So are they right?  Yes and no. Our current recycling system is flawed; this is true. And we should focus more on the first and most important R: Reducing.  But push come to shove, most of you already recycle, and you’re probably not going to stop because a fat man and a mute tell you to – which is a good thing. What you should do is think critically about the products you’re buying and recycling. Glass can be recycled and indefinite number of times and never wears out. Recycling one glass jar saves enough electricity to light a conventional 60 watt bulb for 4 hours, and an 11 watt CFL bulb for 20 hours.  Plastics are actually the hardest to recycle. Aside from clear plastic bottles (which hopefully you’re not buying for a multitude of reasons) almost all other plastics (that yogurt cup, milk jug, plastic packaging that your headphones or scissors or pens came in) can’t actually be recycled.  So if you can buy glass rather than plastic, do! (3r graphic: nrdc)

Another huge recycling sector to really think about today is your e-waste. Computers, cell phones, batteries, television and other electronic devices are made with harmful materials. Most of those items that you’re getting rid of can probably be repaired or used by someone else – when you upgrade your phone or computer or television it’s probably not broken beyond repair. If you’re not sure where to take your e-waste, check out E-cycling Central and find a location.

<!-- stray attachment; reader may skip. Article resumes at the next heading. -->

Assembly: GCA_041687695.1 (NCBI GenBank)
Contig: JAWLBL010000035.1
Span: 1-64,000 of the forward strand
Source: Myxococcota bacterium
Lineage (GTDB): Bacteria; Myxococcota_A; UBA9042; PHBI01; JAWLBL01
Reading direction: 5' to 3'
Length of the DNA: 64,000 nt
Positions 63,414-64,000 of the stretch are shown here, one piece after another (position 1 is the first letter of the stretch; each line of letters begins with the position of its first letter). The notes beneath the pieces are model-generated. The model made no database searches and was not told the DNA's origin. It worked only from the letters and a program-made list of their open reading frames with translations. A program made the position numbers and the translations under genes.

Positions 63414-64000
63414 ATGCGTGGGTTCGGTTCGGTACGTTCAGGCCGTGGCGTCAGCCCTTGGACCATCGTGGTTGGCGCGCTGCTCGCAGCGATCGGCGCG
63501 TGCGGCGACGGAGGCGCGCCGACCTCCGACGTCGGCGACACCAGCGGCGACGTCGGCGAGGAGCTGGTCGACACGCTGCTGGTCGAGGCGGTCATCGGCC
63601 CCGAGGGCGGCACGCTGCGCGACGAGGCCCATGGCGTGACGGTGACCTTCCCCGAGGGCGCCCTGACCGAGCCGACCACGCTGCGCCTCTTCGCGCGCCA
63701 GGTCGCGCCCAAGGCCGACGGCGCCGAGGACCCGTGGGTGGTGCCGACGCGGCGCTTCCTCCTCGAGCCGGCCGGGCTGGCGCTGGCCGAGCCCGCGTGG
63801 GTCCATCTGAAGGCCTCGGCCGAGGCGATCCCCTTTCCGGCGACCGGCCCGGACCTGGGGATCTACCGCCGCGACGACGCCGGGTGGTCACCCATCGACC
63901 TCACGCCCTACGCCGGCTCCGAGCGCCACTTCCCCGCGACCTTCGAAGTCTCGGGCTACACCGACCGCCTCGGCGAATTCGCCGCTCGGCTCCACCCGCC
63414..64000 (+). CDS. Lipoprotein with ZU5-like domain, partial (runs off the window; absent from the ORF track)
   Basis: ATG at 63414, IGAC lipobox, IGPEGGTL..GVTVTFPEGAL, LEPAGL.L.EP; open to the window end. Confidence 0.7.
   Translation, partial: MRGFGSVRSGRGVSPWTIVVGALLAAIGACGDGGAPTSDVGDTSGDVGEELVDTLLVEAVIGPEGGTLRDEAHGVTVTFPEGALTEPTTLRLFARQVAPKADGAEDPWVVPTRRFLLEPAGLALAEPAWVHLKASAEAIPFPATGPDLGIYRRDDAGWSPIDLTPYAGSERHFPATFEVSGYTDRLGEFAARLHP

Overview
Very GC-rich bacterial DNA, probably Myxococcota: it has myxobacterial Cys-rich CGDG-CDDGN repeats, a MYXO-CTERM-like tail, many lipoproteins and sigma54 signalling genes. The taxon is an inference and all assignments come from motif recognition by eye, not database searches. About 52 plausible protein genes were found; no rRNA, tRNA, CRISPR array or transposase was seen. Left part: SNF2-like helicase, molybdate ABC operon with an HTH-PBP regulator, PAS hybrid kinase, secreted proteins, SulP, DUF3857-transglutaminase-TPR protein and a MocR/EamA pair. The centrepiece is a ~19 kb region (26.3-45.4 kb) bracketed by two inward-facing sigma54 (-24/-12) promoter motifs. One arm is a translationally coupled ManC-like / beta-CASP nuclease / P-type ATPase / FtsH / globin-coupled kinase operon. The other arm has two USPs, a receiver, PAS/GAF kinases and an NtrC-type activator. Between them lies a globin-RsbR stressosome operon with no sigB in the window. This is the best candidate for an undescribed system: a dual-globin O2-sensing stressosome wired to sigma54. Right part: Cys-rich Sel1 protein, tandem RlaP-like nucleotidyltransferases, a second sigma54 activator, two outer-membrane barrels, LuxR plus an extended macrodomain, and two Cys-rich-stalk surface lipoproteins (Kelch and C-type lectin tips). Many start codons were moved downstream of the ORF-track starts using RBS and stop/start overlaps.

So now that I’ve doom-and-gloomed you into submission, I hope you had a happy and productive America Recycles Day! Remember that recycling is just one of the three R’s, and many argue it’s the least important.  Reduce and reuse don’t have their own special days, but they should! So go forth and Reduce, Reuse, Recycle!

Related: more recycling related posts on The Alternative Consumer


Share it:

Playback Clothing – eco threads done right


The thumbnail:  PlayBack Clothing makes great looking and great-wearing tees, sweatshirts and hoodies, and they’re all made from recycled post industrial materials.  Look a little deeper and you’ll find a company that’s truly serious about sustainability, from the extraction of their product’s raw materials to the process of shipping, dying, and ultimately, the disposal of their duds.


PlayBack’s’s recycled cotton t-shirts and sweatshirts are made from post-industrial cotton scraps, and plastic and glass bottles.  They sort the material by color and then brake it down into fiber form which is paired with other fibers, (recycled cotton or polyester, depending on what they started with), to add softness and durability.  The fibers are then re-spun into yarn and knitted into PlayBack t-shirts, sweatshirts, and hoodies.


The company emphasizes that they make real green clothes for real green people, affordably priced, sustainably made and stylishly worn.  As we like to say, “it’s a lifestyle thing.”  Prices range from a very reasonable $20 to $55 @

(Update: Links removed)

Share it:

a handcrafted assortment of eco news


Share it: